Why DCADV has created INVEST DE
RPE Program Manager, DCADV
The connection between finances and domestic and sexual violence prevention: Why DCADV has created INVEST DE (Integrating Non-Violent Economic Strategies Throughout Delaware)
It is important for folks to understand the impact that finances play in everyday life decisions, especially for survivors of domestic and sexual violence. I have worked with many survivors throughout my career as an advocate. I started out as a residential counselor for Child Inc. I remember answering hotline calls at late hours and chatting with victims and safety planning. Some callers would be on the brink of coming to shelter and then I would hear them say things like, “How will I pay for food or child care, I don’t think I can leave.” Hearing those lines frequently cut me to the core. A victim would rather stay and deal with abuse because they were so dependent on their partner’s financial support. I also recall a few women at the shelter explaining that their partners gave them an absurd limited allowance to live off because they did not value the work that they were doing inside of the home. For example, a survivor would explain how they would take care of the cooking, cleaning, childcare, and day-to-day household tasks, and their partner would not acknowledge that as work. In fact, the partner used the point that she had no financial income as leverage to continue to abuse her.
The notion that some folks do not understand that there is value in what stay-at-home parents do is outdated and unfair. Some data shows that if women were compensated for the unpaid labor of household management, women would earn approximately $40,000 more a year. It is important the conversation is changed and that a new narrative is written to shed light on the toxicity behind these norms built on sexist and oppressive ideologies.
All of this is related back to why economic justice is directly intertwined with violence prevention. Financial instability is one of the many risk factors related to violence occurring in the first place. This does NOT mean that everyone who faces financial instability will experience violence, but rather it plays a role. In order to combat this factor we can hold conversations about healthy financial relationships and financial empowerment as a tool to help prevent violence from occurring.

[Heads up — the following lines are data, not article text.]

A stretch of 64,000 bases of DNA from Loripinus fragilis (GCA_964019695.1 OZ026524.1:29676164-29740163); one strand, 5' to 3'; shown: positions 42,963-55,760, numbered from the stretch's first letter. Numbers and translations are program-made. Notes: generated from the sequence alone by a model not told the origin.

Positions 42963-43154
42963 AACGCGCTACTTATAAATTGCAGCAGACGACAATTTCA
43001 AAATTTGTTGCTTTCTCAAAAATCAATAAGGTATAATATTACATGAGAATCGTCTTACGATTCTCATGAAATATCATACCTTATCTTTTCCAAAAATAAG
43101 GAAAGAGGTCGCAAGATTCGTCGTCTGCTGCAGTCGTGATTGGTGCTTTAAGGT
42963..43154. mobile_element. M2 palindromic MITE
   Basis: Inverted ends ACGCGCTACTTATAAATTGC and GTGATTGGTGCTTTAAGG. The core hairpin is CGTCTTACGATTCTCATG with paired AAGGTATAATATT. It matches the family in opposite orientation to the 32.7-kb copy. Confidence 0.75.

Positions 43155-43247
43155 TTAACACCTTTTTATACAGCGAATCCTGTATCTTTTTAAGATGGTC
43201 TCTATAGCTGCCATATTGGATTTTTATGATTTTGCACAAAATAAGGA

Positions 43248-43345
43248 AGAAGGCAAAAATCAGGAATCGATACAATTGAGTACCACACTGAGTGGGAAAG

Under the Rape Prevention and Education (RPE) program, DCADV has rolled out a new group called INVEST DE. The group is part of RPE’s efforts to continue the conversation about the intersection of economic justice issues related to sexual and domestic violence prevention efforts. INVEST DE is a workgroup designed to mobilize partnerships among Delawareans who share a common goal to create an economically just community across our state. This collaborative space of stakeholders exchanges expertise and ideas to help increase the number of data-informed, economically just policies adopted by workplaces across Delaware.
DCADV’s RPE program is intended to improve protective factors and decrease risk factors for sexual violence through implementation and evaluation of DCADV’s INVEST DE group efforts. The long-term goals aim to strengthen women’s economic well-being, increase the income status of women, decrease gender inequities in income and economic opportunity, and decrease poverty among women and female-headed households in Delaware. This group has been meeting bi-monthly since March of 2021 and continues to gain momentum surrounding conversations about ways to help create equitable access to economic participation throughout the state.
I am hopeful that this is just the beginning of many conversations and initiatives that DCADV continues to have with the public in efforts to combat violence. Together we can change the trajectory of ending violence. Together we can normalize these conversations and not only help victims in abusive relationships, but also prevent the violence before it even occurs.
Want to get involved? Contact email@example.com.